No one from my office had a camera.  We looked around at each other and the human spectacle.  We looked at our feet on the sidewalk…we made small talk.  The sky was blue, and there wasn’t much wind.  Someone had a welder’s mask, like a ritual mask from a different time.

I was expecting an alien invasion with Independence Day destruction.  What else could there be, with tiny bright crescents in the tree shadows, the spiders taking down their webs, birds falling from the sky, mosquitoes believing in their blood dusk, the confusion of wandering herds, distant crop circles bringing in the day? 

An acquaintance of mine, a famous writer from some invaded place with trilled “rrrr”’s and Klingon sounding words… said that as children they would stain pieces of glass with smoke and soot by holding them over a candle….and watch an eclipse that way. 

We escaped the office, hundreds of us, to watch the shadow of the moon.  A group of strangers trading vision, a way to get outside, something different in the daily routine.  No camera to trap the images in paper, no souvenir to save.  Memory a useless thing. I saw the crescent of sun behind dark glasses.   No totality of darkness, just a moment of cold and soft light.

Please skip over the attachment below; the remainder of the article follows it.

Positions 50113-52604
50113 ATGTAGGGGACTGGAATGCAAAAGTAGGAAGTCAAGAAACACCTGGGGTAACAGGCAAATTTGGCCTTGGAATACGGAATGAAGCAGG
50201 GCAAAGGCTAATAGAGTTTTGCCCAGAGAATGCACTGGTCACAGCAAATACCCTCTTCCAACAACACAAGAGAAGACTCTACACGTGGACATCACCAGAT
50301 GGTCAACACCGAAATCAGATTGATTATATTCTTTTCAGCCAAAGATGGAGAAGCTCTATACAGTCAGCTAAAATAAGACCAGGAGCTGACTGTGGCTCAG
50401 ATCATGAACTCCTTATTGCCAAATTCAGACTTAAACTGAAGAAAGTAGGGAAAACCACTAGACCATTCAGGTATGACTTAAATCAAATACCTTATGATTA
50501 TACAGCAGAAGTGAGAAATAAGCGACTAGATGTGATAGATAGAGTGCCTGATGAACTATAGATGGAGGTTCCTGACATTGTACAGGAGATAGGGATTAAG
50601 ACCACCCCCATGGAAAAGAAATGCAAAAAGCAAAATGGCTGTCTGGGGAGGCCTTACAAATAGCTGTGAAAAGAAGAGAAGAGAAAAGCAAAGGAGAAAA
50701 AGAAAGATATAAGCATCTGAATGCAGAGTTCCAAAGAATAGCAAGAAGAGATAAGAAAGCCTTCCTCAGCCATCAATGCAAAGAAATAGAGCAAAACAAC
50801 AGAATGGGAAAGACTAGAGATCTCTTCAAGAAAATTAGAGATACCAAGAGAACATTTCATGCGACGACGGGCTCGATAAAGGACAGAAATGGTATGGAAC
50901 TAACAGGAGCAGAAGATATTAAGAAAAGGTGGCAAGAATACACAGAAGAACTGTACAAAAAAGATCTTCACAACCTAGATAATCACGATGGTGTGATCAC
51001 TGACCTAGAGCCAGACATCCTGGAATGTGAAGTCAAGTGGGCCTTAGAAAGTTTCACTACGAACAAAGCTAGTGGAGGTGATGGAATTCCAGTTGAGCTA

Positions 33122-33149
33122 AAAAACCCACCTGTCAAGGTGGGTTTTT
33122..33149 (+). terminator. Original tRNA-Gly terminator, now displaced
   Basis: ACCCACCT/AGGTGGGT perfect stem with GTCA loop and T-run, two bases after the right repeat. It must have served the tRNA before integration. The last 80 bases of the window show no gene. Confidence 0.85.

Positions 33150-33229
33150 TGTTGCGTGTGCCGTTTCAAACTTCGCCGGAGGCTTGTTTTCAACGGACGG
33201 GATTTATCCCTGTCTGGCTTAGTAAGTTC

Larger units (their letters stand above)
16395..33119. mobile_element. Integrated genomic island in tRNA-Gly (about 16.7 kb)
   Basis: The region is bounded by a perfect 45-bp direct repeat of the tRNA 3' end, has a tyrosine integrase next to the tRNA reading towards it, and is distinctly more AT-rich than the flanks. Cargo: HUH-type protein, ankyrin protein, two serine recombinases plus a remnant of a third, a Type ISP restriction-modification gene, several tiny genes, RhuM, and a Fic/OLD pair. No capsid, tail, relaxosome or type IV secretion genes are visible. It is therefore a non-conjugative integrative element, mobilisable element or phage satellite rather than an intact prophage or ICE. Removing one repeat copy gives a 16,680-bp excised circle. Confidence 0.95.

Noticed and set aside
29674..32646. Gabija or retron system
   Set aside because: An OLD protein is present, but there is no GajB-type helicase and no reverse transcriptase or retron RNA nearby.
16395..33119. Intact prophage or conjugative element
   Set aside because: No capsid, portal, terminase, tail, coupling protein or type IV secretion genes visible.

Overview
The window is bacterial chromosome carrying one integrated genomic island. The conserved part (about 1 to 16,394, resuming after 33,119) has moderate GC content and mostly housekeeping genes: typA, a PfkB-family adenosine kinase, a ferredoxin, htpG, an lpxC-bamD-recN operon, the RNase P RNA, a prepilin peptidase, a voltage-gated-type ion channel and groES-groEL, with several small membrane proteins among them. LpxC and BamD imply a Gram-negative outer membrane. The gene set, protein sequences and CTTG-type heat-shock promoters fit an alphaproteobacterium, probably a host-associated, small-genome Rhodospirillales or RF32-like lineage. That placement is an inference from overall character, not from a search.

The gathering of the tribe to watch the Sun…the immediacy of that moment…from the office to the meadow.  All of us….no bell sounded, we all journeyed out.  People who are looking at the world as if they’re not a part of it.  You’ve written about life seen from behind glass, the homeless people seen in the park from a skyscraper window, the sculpture of an Indian – a spirit locked in a museum, the perfect workers behind the boxes of one building, held inside the window of another.  Workers encrusted in the language of glass.  

It’s a point of view I understand, the outsider, the alien,  such a word with its many connotations… foreign, an immigrant, an outsider, an original, an emoticon, a stranger in a strange land.  It’s easy to feel alienated, disconnected, disenfranchised.  We’re riding a merry-go-round, travelers in a circle that seemingly isn’t going anywhere.  Time draws a straight line through it.  We look through a glass, darkly.  Not part of the culture of the office, not part of the people in the park….we live in our little boxes, on the hillside, with our ticky-tacky lives, seeking Melvina Reynolds songs to give us courage.